The U.S. Geological Survey National Water-Quality Assessment Program (NAWQA) is designed to provide long-term, consistent information on water quality that can be used to describe local, regional, and national conditions. The full-scale NAWQA Program, initiated in 1991, includes both study-unit and national synthesis activities. Study-unit investigations provide scientific data and interpretations that will be integrated by national synthesis studies to assess the quality of the Nation's water resources. The Nevada Basin and Range (NVBR) study unit is one of 60 proposed NAWQA study units in the United States. These riverbasin-scale areas were selected to represent large proportions of the Nation's water use and population served by public supplies, and the Nation's geographic diversity.
The NVBR study unit includes the Las Vegas Valley area, approximately 1,640 mi in southern Nevada, and the Carson River Basin (3,970 mi2) and Truckee River Basin (3,230 mi2) in northwestern Nevada and northeastern California. The areas are typical of Basin and Range physiography. Snowfall in high mountains provides streamflow and ground-water recharge in adjacent basins. Unconsolidated basin-fill deposits commonly exceed 1,000 ft in thickness and are principal aquifers in the study unit. The study-unit climate varies from humid continental in the Sierra Nevada where the Carson and Truckee Rivers originate (annual precipitation exceeds 30 in.) to desert in terminal parts of the basins, including the Carson Desert and lower altitudes in Las Vegas Valley, where annual precipitation is less than 5 in.
In 1990, Nevada had the greatest population growth rate and the fourth greatest percentage of population residing in urban areas in the Nation. More than 90 percent of Nevada's population (about 1,090,000 in 1990) resided in the study unit; the Las Vegas Valley area (about 710,000) was the most populous area. In 1990, water use in the study unit was about 1,117,000 acre-ft. Water use in the Las Vegas Valley area was about 317,000 acre-ft; 91 percent was for public supplies. Las Vegas Valley was 79 percent range land, but the 5 percent urban land use has significantly affected water resources. Water use in the Carson River Basin was 538,000 acre-ft in 1990. About 95 percent of the water was used for irrigation, although only 5 percent of the land was used for irrigated agriculture. Water use in the Truckee River Basin was 262,000 acre-ft in 1990. Public supply used about 36 percent of the water, although only 3 percent of the land was urban.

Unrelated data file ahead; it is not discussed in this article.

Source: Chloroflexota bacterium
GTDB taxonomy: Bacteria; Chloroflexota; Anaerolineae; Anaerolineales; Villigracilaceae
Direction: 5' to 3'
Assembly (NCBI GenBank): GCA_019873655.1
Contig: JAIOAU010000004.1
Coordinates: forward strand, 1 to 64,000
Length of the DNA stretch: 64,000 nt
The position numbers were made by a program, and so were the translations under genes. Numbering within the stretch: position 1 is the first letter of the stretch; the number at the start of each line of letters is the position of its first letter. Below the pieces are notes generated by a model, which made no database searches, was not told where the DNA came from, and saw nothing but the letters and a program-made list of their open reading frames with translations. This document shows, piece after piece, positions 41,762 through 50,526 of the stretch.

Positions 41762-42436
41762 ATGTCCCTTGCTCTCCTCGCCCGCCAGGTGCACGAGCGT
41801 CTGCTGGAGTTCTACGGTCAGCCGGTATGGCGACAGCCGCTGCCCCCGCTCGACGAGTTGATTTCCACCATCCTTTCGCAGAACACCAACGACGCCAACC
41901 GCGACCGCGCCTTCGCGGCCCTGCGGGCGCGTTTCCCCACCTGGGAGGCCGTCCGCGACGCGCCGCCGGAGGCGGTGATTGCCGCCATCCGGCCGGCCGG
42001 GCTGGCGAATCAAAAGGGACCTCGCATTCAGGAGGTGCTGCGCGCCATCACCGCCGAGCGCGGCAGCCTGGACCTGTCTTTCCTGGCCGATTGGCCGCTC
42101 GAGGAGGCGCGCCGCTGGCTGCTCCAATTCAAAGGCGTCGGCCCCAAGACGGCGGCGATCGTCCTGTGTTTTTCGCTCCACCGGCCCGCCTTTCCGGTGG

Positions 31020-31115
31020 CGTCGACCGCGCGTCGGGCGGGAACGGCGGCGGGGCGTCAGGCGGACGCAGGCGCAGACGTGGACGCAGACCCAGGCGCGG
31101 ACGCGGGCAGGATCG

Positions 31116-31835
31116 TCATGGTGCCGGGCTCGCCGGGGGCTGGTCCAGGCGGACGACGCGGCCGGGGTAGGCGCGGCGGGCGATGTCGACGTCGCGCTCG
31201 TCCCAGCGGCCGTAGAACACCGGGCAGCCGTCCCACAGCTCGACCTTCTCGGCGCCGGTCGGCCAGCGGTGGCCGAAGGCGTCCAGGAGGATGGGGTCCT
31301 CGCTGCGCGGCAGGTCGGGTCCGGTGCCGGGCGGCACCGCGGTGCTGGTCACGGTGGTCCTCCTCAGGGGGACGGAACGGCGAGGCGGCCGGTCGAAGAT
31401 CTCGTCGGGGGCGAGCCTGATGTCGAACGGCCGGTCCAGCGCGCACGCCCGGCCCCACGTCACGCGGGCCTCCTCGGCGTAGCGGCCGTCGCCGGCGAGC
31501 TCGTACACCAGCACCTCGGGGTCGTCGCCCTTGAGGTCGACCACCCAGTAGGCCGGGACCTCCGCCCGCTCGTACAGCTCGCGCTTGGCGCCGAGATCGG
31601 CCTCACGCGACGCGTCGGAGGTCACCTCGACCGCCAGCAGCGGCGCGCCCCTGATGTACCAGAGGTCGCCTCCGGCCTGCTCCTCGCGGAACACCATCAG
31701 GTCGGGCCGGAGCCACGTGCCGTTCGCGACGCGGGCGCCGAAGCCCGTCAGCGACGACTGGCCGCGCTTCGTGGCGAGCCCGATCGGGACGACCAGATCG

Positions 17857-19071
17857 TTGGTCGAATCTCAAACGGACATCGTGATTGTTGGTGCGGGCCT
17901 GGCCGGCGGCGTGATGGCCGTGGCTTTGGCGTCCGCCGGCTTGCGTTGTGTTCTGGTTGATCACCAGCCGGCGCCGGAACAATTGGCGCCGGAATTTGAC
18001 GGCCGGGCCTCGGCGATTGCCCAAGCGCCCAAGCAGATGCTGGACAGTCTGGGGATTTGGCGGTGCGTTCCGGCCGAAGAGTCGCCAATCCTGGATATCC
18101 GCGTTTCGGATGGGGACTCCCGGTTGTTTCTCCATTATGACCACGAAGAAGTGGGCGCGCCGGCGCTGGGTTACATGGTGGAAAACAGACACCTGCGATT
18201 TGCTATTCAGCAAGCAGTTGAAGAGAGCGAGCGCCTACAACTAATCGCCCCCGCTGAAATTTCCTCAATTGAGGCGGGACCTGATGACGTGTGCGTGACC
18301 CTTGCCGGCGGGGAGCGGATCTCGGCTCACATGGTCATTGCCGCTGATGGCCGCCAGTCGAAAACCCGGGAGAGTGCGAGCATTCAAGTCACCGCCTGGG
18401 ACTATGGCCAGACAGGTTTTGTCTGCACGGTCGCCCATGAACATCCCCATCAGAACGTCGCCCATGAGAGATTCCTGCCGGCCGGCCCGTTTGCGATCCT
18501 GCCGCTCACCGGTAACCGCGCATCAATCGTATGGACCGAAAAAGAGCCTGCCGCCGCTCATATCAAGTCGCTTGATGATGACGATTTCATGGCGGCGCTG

Nutrients, pesticides, and suspended sediments are important water-quality issues in the study unit. Urban runoff and treated sewage effluent contribute these constituents to Las Vegas Wash and the Truckee River. Urban and agricultural activities in the Carson and Truckee River Basins are also sources of these constituents.
|Title||Water-quality assessment of the Las Vegas Valley area and the Carson and Truckee River basins, Nevada and California: Nutrients, pesticides, and suspended sediment, October 1969-April 1990|
|Authors||Kathryn C. Kilroy, Stephen J. Lawrence, Michael S. Lico, Hugh E. Bevans, Sharon A. Watkins|
|Publication Subtype||USGS Numbered Series|
|Series Title||Water-Resources Investigations Report|
|Record Source||USGS Publications Warehouse|